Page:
I have to start with the good news. Cara McKenna is an extremely talented writer. This is my second book by her and my second book in this series. In both books I read I was extremely impressed by Cara’s ability to build characters with such attention to detail that you actually feel like you know the characters. More good news, you will not be bored in a Cara McKenna book, you will get sucked in to the story and whether you love it or hate it, you will be entertained and you will want to keep reading.
Now, all that being said, I have to admit that I loved the rhythm and writing of this book but I didn’t love the actual story. I think the main reason for my less than enthusiastic feelings about this book was Abilene, the heroine. When you meet her in the book she has an infant, an ex who is locked up but getting out and a lot of mystery surrounding her past and what happened with her baby daddy. Abilene is kind of a contradiction. On the one hand, she seems confident in who she is but underneath it she’s much more self conscious and much less self assured.
The hero in the book is Casey. I like Casey. His relationship with Abilene is his first venture into being a responsible standup guy. In his past life he was a criminal or criminalish but he has gone straight in an attempt to be the man that Abilene and her baby need. Where things really went left for me in this book was in Abilene’s reaction to finding out the truth about Casey’s past. Two things you need to know, first, Casey TELLS the truth about his past. Abilene doesn’t discover it on accident or something like that, Casey comes clean. The other thing you need to know is that when you find out about Abilene’s effed up past and the ish that she has done you are going to be screaming bish please. Nobody in Abilene’s position should EVER have anything to say about the past of another person. You especially can’t have anything to say about the person who is supporting you through basically being impoverished.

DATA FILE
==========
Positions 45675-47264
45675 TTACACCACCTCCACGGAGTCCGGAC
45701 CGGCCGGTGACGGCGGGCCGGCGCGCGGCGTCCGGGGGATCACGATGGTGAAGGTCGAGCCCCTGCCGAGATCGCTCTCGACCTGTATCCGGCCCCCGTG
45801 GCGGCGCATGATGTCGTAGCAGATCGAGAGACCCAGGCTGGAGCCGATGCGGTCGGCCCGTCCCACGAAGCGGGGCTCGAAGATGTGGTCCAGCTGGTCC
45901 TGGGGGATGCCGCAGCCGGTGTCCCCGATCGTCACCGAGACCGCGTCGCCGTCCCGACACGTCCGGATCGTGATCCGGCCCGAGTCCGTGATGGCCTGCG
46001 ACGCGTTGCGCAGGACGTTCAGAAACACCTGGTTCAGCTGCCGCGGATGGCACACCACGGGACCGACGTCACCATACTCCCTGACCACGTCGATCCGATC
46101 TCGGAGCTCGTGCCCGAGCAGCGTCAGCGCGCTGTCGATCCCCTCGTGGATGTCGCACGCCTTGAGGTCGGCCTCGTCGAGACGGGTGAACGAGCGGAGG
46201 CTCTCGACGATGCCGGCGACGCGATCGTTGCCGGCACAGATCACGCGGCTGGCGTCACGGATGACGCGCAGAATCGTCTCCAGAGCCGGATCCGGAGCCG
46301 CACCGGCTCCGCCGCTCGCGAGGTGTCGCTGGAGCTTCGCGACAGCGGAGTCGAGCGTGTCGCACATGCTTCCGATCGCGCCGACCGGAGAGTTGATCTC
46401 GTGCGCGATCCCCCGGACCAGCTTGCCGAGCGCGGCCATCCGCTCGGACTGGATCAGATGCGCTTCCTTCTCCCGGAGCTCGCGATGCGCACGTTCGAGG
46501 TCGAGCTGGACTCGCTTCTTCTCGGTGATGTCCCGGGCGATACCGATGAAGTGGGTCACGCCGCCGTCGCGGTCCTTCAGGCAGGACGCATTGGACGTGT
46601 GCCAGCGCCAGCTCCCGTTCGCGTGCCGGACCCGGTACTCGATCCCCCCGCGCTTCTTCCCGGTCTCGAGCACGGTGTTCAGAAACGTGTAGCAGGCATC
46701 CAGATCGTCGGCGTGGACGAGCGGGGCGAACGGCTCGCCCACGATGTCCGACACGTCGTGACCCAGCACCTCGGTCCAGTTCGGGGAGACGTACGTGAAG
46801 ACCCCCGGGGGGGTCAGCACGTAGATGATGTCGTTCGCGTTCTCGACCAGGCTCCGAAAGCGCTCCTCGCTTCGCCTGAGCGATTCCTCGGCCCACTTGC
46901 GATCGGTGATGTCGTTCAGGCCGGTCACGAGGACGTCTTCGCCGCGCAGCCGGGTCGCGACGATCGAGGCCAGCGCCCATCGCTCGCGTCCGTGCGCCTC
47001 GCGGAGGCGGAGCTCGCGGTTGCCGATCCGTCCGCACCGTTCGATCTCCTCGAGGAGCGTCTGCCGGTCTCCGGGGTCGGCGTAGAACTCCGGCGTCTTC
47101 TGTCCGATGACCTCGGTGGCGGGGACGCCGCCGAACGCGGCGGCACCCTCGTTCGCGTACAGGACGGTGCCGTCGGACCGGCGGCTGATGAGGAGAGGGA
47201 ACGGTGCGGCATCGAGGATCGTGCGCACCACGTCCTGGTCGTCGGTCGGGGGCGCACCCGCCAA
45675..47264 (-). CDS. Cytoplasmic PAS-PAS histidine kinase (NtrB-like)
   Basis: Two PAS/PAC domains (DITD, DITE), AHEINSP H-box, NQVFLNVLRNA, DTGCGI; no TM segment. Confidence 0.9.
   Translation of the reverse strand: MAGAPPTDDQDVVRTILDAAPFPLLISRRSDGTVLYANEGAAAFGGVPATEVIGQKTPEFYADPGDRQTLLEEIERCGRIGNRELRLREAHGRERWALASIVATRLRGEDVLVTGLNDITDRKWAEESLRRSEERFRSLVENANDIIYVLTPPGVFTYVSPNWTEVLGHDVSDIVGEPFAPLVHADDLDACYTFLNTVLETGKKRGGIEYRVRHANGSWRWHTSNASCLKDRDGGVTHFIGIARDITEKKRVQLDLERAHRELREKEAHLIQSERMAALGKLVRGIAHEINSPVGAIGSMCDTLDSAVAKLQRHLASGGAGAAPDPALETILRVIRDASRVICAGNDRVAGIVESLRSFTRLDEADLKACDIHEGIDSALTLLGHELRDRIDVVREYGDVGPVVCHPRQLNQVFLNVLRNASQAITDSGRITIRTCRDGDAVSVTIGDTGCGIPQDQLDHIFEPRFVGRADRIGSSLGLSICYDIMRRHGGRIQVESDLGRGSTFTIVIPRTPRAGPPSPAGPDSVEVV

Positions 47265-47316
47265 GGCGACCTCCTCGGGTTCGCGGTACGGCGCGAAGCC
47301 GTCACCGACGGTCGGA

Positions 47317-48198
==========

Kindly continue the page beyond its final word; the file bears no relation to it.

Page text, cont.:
Abilene’s past is completely crazy and filled with religious fuckery. The story there is twisted as hell but it did add to the overall entertainment value of the book. Abilene, both her past and present, were just too much for me and I think I didn’t enjoy this book as much as I could have. There was also a lot of straining of the bounds of reality in this book. I can take some of that in limited doses but it got to be team too much in this book. This is a good book in a very general sense but the plot just wasn’t for me. Burn It Up can be read as a standalone but if you’re interested in really getting into this series, start from the beginning, it will give you much better context.
**ARC provided by Publisher**